The hydrogen fuel cell engine does not use fuel oil at all. It uses hydrogen and oxygen both of which can be extracted from the air or through electrolysis of water (H2O). And here is the most interesting part - the hydrogen fuel cell has zero exhaust gases. The byproduct is water (H2O).
Ok I am keeping this really short. Here is Toyota :
· reduced cost of fuel cell cars significantly
· several advances in hydrogen fuel cells make themcheaper
- company to sell a car in 2015 — years before its competitors.
- $50,000 and $100,000 - a big improvement over million-dollar vehicles
- Toyota will display concept car this month at the Tokyo Motor Show.
· Toyota fuel-cell system smaller and uses less platinum
- fuel cell produces electricity, fed by a tank of hydrogen, platinum catalyst
· water vapor comes out
· hydrogen tank can be refilled like a conventional gas tank
- General Motors plan fuel-cell vehicles around 2020.
- The key number is the US$50,000 - US$100,000 price tag. This is the game changer. Prior to this, hydrogen fuel cell prototypes cost anything from US$1.0 million and more. The savings that have been achieved by Toyota now has increased the efficiency by a factor of 10 to 20 times. US$50,000 is a very affordable number cost of making a hydrogen fuel cell-powered car has fallen dramatically.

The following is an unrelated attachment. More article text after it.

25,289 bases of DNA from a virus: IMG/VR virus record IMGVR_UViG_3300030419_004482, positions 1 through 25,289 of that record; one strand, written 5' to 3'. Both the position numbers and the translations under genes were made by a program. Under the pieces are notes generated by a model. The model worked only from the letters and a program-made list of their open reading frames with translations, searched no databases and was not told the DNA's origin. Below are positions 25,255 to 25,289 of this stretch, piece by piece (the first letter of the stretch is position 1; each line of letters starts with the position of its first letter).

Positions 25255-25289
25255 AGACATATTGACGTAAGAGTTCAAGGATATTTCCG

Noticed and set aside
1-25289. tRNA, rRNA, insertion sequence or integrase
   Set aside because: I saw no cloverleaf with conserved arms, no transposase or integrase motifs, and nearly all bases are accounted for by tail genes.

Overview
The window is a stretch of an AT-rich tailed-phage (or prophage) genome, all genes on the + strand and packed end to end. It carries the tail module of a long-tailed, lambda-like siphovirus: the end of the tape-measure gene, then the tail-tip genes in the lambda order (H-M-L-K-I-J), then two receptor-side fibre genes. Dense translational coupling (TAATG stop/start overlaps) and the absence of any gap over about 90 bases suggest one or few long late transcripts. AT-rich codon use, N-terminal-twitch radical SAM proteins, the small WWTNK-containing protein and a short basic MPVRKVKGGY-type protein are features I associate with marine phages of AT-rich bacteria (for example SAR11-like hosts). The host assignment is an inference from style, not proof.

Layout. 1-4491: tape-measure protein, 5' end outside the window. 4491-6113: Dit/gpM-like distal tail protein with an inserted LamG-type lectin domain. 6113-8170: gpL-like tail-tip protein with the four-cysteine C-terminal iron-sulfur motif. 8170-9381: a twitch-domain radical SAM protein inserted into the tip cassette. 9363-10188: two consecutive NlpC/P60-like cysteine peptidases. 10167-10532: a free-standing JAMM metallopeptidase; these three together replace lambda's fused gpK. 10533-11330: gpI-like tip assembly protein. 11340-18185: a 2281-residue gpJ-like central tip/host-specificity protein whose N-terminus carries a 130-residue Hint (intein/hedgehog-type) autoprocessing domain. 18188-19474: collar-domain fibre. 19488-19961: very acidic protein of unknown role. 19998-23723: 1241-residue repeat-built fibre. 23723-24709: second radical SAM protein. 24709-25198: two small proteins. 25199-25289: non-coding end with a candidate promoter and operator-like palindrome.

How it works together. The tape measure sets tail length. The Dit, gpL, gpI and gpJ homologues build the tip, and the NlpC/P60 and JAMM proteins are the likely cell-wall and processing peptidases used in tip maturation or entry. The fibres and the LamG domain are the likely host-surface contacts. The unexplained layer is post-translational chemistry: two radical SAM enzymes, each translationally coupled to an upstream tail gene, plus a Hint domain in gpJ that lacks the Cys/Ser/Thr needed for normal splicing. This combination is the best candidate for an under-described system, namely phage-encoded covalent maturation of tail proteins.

- vehicle that cost $1 million now made for $50,000 goes on sale in U.S. in 2015.
- Toyota testing 100 fuel cell vehicles based on Highlander platform
- next generation will be shaped more like the Prius and will be for actual sale.
Now General Motors, Hyundai, Nissan and a host of other car makers have also announced their own hydrogen fuel cell vehicle programs. This is because if they do not innovate they will die.
Here is some history behind Toyota';s hydrogen fuel cell vehicle.
Four years ago in 2009, Toyota came to a cross roads of sorts after they had spent billions of US Dollars trying to develop the fuel cell vehicle. It has been a long process, hard work, billions of dollars and really capable research and development efforts. By 2009 Toyota had made major breakthroughs and they decided to press on with developing the fuel cell vehicle.
Here are some of Toyota';s major technology breakthroughs :
· significantly decreased amount of platinum needed in fuel cells
· comparable to what cars have in catalytic converters
· reduced platinum by making catalyst more effective
· developing precise equipment for applying catalyst to ensure none wasted
· requires fewer fuel cells to be stacked together
· improving design of fuel cell.
· engineers modified membrane to allow protons to pass more freely
· increases amount of power that each fuel cell can generate
So in 2009 Toyota shareholders made a decision to continue spending money to develop the hydrogen fuel cell car. Here is some Toyota news from 2009 :
· Toyota Still Committed to Producing a Hydrogen Vehicle - 24/06/09
· At shareholders'; meeting in Japan, executives stated commitment to bringing a hydrogen fuel cell vehicle to market in the near future.
· revised their timeline, pushing production back a year to 2015.
· awfully soon but maybe Toyota knows something we don';t
So it has taken them many years, perseverance, tons of money, great will power and technical capability to achieve this ground breaking technology. This is now history. Toyota is bringing out their hydrogen fuel cell vehicle in 2014/2015. They are quite on track.